U.S. Flag Official website of the Department of Homeland Security

Note: This page is part of the us-cert.gov archive.This document is part of the US-CERT website archive. These documents are no longer updated and may contain outdated information. Links may also no longer function. Please contact info@us-cert.gov if you have any questions about the US-CERT website archive.


Defense in Depth

Published: September 13, 2005

Author(s): Sean Barnum, Michael Gegick, and C.C. Michael Maturity Levels and Audience Indicators: L4  / D/P L  SDLC Life Cycles: Architecture, Design Copyright: Copyright © Cigital, Inc. 2005-2007. Cigital retains copyrights to this material.


Detailed Description Excerpts

According to Viega and McGraw [Viega 02] in Chapter 5, "Guiding Principles for Software Security," in "Principle 2: Practice Defense in Depth" from pages 96-97:All rights reserved. It is reprinted with permission from Addison-Wesley Professional.

The idea behind defense in depth is to manage risk with diverse defensive strategies, so that if one layer of defense turns out to be inadequate, another layer of defense will hopefully prevent a full breach. This principle is well known, even beyond the security community; for example, it is a famous principle for programming language design: Defense in Depth: Have a series of defenses so that if an error isn't caught by one, it will probably be caught by another.MacLennan, Bruce. Principles of Programming Languages. Holt,Rinehart and Winston, 1987.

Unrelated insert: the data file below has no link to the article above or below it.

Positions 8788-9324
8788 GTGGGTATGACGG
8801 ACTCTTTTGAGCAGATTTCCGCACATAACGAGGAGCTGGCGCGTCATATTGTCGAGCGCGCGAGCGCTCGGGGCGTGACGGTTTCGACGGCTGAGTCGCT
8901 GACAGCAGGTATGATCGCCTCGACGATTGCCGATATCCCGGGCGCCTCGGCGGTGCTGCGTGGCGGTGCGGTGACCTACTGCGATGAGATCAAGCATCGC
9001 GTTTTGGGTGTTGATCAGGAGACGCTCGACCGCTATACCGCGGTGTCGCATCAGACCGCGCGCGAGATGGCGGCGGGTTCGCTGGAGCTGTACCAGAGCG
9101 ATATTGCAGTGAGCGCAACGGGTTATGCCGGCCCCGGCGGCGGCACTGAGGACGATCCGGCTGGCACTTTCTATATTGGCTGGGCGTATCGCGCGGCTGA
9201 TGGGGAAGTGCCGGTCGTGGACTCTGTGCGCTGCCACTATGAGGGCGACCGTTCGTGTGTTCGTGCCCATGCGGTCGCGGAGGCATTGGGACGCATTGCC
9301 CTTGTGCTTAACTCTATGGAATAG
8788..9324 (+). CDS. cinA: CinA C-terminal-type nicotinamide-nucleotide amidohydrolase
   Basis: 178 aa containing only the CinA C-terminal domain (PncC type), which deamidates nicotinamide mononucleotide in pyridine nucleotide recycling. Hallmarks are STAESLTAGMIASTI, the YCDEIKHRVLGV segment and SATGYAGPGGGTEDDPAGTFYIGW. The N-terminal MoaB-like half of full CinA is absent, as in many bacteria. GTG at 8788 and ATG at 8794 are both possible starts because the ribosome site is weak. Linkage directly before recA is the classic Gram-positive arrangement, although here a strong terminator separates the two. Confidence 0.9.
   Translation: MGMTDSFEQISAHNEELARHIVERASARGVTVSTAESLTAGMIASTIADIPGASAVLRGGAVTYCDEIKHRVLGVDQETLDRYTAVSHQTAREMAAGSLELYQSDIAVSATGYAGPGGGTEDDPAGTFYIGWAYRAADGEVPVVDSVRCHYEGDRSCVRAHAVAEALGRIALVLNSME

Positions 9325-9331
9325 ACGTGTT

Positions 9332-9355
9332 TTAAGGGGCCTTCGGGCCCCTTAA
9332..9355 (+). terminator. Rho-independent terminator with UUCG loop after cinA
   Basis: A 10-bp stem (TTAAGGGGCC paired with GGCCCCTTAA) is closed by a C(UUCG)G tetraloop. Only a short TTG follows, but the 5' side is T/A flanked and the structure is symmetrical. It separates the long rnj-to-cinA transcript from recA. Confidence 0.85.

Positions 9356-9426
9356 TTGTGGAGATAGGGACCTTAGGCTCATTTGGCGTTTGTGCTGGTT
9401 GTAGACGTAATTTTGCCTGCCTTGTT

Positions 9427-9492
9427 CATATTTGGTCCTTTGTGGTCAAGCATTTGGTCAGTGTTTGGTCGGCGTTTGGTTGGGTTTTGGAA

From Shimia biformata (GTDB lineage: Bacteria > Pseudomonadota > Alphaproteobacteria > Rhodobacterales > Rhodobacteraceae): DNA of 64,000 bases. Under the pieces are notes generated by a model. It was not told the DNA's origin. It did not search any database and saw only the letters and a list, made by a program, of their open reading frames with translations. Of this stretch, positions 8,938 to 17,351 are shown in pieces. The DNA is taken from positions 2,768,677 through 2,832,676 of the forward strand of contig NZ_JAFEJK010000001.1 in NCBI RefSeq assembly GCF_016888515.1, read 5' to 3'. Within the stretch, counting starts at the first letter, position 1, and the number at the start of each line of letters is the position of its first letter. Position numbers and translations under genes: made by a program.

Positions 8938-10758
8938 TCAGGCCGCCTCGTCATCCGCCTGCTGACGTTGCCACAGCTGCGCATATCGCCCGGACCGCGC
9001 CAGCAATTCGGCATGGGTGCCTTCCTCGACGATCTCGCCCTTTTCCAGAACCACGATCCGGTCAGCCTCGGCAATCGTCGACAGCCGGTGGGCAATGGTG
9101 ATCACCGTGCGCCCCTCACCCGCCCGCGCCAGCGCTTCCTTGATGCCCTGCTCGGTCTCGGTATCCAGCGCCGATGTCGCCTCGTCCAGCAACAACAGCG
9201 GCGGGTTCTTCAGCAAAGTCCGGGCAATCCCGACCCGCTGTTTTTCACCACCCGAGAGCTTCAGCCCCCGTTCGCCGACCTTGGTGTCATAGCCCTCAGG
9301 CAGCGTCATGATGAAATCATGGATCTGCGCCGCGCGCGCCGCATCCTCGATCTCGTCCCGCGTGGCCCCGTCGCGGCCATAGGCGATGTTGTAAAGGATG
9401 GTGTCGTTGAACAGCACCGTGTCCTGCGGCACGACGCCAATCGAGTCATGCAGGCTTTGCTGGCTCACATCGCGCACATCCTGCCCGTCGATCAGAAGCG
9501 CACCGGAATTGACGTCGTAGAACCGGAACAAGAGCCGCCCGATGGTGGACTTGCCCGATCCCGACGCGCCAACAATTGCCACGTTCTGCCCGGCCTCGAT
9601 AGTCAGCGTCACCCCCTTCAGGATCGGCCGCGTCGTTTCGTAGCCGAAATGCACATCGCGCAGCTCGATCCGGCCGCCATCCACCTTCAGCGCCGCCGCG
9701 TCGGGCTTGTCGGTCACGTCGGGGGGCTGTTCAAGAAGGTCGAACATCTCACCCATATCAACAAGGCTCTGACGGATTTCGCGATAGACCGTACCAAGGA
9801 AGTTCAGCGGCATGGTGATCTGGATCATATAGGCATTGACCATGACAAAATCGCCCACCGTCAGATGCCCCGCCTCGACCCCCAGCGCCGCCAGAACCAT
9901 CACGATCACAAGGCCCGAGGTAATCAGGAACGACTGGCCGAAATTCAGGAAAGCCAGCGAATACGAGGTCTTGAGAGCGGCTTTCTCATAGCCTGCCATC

Let's go back to our example of bank security. Why is the typical bank more secure than the typical convenience store? Because there are many redundant security measures protecting the bank, and the more measures there are, the more secure the place is.

Security cameras alone are a deterrent for some. But if people don't care about the cameras, then a security guard is there to physically defend the bank with a gun. Two security guards provide even more protection. But if both security guards get shot by masked bandits, then at least there's still a wall of bulletproof glass and electronically locked doors to protect the tellers from the robbers. Of course if the robbers happen to kick in the doors, or guess the code for the door, at least they can only get at the teller registers, since we have a vault protecting the really valuable stuff. Hopefully, the vault is protected by several locks, and cannot be opened without two individuals who are rarely at the bank at the same time. And as for the teller registers, they can be protected by having dye-emitting bills stored at the bottom, for distribution during a robbery.

Of course, having all these security measures does not ensure that our bank will never be successfully robbed. Bank robberies do happen, even at banks with this much security. Nonetheless, it's pretty obvious that the sum total of all these defenses results in a far more effective security system than any one defense alone would.

The defense in depth principle may seem somewhat contradictory to the "secure the weakest link" principle, since we are essentially saying that defenses taken as a whole can be stronger than the weakest link. However, there is no contradiction; the principle "secure the weakest link" applies when components have security functionality that does not overlap. But when it comes to redundant security measures, it is indeed possible that the sum protection offered is far greater than the protection offered by any single component.